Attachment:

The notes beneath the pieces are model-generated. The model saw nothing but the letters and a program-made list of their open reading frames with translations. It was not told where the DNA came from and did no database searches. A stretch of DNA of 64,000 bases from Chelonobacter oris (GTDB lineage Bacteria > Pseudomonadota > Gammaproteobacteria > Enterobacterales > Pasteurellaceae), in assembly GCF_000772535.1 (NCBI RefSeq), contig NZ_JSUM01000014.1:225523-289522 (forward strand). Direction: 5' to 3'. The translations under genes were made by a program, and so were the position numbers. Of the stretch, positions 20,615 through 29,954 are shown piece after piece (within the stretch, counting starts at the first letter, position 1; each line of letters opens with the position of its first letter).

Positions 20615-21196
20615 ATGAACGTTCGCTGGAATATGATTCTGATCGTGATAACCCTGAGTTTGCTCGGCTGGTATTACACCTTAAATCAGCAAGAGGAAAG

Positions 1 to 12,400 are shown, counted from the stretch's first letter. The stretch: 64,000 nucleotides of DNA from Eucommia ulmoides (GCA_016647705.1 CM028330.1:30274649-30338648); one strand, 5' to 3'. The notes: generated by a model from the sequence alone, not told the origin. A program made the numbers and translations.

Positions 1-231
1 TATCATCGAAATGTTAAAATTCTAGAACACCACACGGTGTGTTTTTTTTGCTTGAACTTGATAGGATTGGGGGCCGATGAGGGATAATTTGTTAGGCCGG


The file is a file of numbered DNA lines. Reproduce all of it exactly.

The notes beneath the pieces are model-generated. The model saw nothing but the letters and a program-made list of their open reading frames with translations. It was not told where the DNA came from and did no database searches. A stretch of DNA of 64,000 bases from Chelonobacter oris (GTDB lineage Bacteria > Pseudomonadota > Gammaproteobacteria > Enterobacterales > Pasteurellaceae), in assembly GCF_000772535.1 (NCBI RefSeq), contig NZ_JSUM01000014.1:225523-289522 (forward strand). Direction: 5' to 3'. The translations under genes were made by a program, and so were the position numbers. Of the stretch, positions 20,615 through 29,954 are shown piece after piece (within the stretch, counting starts at the first letter, position 1; each line of letters opens with the position of its first letter).

Positions 20615-21196
20615 ATGAACGTTCGCTGGAATATGATTCTGATCGTGATAACCCTGAGTTTGCTCGGCTGGTATTACACCTTAAATCAGCAAGAGGAAAG

Positions 1 to 12,400 are shown, counted from the stretch's first letter. The stretch: 64,000 nucleotides of DNA from Eucommia ulmoides (GCA_016647705.1 CM028330.1:30274649-30338648); one strand, 5' to 3'. The notes: generated by a model from the sequence alone, not told the origin. A program made the numbers and translations.

Positions 1-231
1 TATCATCGAAATGTTAAAATTCTAGAACACCACACGGTGTGTTTTTTTTGCTTGAACTTGATAGGATTGGGGGCCGATGAGGGATAATTTGTTAGGCCGG